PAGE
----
San Francisco Giants: Mac Williamson out, Mike Yastrzemski in
By Joel Reuter
The San Francisco Giants have made yet another roster move, designating Mac Williamson for assignment and promoting prospect Mike Yastrzemski.
As the San Francisco Giants continue to shuffle the roster in search of an offensive spark, the Mac Williamson experiment has come to an end.
After going 2-for-4 with a home run immediately after being promoted from Triple-A on May 7, Williamson went just 4-for-47 with a .085/.173/.106 batting line over his next 52 plate appearances prior to being designated for assignment on Saturday.
That included an 0-for-21 slump spanning his last seven games and eight strikeouts in his last 10 plate appearances.
Since Williamson was already designated for assignment earlier this year, he will have the right to refuse a minor league assignment and instead opt for free agency if he passes through waivers unclaimed.
Taking his place on the active roster is Mike Yastrzemski, who is the grandson of legendary Boston Red Sox Hall of Famer Carl Yastrzemski
The 28-year-old was a 14th-round pick by the Baltimore Orioles in 2013 out of Vanderbilt, and he joined the San Francisco Giants organization this past offseason as a minor league free agent.
He’s off to a great start at Triple-A Sacramento so far this season, hitting .316/.414/.676 with 11 doubles and 12 home runs in 163 plate appearances, and he has spent parts of the past four seasons at the Triple-A level, hitting a combined .251/.342/.442 with 116 extra-base hits in 1,229 plate appearances.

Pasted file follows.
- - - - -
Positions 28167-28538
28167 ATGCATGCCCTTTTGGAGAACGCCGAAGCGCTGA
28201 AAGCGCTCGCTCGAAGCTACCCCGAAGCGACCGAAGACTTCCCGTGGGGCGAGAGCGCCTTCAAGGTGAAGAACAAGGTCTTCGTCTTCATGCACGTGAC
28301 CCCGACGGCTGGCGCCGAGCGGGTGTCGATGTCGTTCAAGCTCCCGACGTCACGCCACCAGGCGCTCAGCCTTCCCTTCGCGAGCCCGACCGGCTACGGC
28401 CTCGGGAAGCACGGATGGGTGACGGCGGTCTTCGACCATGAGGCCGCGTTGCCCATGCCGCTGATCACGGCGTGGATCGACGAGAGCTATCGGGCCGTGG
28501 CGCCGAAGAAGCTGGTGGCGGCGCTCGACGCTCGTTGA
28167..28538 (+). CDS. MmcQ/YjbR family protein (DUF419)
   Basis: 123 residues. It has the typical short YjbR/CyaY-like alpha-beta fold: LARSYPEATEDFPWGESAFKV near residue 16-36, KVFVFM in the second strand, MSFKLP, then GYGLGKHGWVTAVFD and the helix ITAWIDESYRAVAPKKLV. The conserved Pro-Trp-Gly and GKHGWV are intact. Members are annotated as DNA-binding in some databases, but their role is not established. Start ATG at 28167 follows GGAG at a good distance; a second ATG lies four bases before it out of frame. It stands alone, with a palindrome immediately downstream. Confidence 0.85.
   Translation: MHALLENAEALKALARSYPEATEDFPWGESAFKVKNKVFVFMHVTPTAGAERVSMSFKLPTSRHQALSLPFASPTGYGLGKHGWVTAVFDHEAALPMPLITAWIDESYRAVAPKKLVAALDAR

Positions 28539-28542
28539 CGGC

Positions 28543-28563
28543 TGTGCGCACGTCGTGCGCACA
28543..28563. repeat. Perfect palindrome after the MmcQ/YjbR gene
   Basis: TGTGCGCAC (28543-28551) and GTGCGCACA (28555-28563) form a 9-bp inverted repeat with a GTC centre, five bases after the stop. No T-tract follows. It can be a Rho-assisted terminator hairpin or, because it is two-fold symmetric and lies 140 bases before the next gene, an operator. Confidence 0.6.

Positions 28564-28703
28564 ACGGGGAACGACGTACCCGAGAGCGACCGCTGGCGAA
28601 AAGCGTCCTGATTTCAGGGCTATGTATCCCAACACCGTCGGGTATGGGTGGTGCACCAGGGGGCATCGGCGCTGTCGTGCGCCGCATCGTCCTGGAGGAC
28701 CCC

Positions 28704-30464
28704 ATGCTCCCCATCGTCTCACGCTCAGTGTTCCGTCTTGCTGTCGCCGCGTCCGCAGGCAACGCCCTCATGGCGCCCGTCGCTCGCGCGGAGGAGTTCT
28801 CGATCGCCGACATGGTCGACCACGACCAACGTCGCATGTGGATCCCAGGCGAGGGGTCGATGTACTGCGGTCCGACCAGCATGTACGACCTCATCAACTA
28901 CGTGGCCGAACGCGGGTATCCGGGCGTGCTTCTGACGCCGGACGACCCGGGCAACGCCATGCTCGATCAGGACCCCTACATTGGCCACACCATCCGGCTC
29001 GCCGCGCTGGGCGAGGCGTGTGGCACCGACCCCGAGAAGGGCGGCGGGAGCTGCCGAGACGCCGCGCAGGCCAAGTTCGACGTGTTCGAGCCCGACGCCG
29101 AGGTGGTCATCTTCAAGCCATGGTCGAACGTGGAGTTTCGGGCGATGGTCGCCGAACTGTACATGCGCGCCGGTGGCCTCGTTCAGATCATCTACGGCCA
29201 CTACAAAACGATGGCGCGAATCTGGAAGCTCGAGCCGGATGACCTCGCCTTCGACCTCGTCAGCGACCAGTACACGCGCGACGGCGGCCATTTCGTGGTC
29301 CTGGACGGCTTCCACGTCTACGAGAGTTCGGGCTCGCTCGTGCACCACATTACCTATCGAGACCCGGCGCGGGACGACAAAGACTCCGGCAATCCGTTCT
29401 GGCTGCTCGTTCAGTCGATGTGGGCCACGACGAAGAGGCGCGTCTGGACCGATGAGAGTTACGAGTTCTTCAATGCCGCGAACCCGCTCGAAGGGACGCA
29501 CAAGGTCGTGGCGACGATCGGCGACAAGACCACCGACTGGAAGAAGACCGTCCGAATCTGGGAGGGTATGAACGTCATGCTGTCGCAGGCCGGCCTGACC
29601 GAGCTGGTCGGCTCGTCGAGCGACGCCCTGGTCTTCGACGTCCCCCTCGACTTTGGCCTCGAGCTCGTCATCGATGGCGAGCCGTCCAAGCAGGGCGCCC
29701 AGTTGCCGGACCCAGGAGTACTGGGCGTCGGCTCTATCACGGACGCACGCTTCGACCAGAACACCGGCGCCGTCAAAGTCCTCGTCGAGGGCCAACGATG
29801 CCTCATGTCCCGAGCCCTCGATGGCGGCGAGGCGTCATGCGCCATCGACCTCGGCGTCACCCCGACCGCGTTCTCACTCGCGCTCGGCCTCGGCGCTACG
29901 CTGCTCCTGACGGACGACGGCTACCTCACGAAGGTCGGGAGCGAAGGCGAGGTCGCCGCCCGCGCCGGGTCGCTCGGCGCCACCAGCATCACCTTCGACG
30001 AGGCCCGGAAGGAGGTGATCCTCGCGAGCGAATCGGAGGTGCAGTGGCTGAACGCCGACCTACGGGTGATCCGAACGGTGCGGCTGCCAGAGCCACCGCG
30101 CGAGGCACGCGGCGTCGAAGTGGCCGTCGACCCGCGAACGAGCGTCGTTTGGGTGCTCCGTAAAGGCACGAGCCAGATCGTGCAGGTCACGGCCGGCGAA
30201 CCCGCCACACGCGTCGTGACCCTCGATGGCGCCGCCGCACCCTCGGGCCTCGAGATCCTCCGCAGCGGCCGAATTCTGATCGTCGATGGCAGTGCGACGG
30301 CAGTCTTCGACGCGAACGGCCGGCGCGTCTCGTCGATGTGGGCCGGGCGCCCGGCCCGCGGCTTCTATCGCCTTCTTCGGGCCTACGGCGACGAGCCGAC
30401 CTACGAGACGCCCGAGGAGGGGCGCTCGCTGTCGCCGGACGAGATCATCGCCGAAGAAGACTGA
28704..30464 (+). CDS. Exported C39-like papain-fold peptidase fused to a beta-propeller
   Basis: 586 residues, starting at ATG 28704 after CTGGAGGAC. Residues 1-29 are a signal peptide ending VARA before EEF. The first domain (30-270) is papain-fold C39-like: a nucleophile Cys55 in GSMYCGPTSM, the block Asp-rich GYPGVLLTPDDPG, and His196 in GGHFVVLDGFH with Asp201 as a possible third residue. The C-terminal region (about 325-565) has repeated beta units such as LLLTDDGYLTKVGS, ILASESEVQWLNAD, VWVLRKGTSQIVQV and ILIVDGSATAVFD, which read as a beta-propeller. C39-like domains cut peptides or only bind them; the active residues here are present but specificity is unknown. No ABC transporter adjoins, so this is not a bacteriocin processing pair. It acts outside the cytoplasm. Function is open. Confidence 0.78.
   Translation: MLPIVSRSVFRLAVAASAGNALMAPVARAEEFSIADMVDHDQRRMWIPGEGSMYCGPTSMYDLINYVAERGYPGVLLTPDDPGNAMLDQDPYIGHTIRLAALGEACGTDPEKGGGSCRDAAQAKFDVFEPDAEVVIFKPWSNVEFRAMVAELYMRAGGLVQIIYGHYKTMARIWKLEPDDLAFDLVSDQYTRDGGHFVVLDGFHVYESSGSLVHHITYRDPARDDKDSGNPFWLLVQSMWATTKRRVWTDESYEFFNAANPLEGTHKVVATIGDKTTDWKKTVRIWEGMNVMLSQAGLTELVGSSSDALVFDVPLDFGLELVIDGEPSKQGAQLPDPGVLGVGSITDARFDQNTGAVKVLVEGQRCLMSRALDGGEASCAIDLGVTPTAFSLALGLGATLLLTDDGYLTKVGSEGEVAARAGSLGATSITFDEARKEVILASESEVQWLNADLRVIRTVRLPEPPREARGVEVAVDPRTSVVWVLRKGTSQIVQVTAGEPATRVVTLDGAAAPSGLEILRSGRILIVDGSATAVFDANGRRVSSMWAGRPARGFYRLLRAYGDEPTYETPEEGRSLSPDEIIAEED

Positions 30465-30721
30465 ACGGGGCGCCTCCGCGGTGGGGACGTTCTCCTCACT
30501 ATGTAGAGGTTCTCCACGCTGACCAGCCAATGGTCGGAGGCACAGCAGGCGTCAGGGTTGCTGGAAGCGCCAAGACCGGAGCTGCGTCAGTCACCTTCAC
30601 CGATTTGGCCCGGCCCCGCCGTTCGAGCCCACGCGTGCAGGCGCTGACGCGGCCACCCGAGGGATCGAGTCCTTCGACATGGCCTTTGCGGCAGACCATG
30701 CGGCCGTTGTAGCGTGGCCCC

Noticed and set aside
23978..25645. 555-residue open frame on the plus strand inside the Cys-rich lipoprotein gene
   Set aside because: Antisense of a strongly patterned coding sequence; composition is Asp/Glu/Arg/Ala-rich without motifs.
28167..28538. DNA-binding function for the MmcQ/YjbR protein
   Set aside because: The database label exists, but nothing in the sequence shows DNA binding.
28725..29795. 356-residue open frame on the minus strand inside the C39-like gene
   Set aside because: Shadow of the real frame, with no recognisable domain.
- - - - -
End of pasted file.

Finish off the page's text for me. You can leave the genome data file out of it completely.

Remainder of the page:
While has not appeared on prospect lists for a few years due to his age, he did check in at No. 18 on the Orioles’ top 30 prospect list at MLB.com to close out the 2016 season.
His scouting report read as follows:
"“Yastrzemski has a compact left-handed swing that generates line drives across the whole field, but it’s unlikely to translate to much power at higher levels. He has very good approach at the plate, with a strong knowledge of the strike zone that has translated to high on-base rates as a professional, though his strikeout rate did increase in 2015. He’s an average runner who can play all three outfield positions, something that should enhance his value even more at the highest level.”"
So while he might not be the long-term answer in left field, the Giants are hoping his hot start to the 2019 season will carry over to more success at the MLB level.
He will be starting in left field and batting seventh in his MLB debut on Saturday.
At this point, why not? Left field has been such an offensive black hole, there’s no harm in trying someone new who has earned a shot with his Triple-A performance.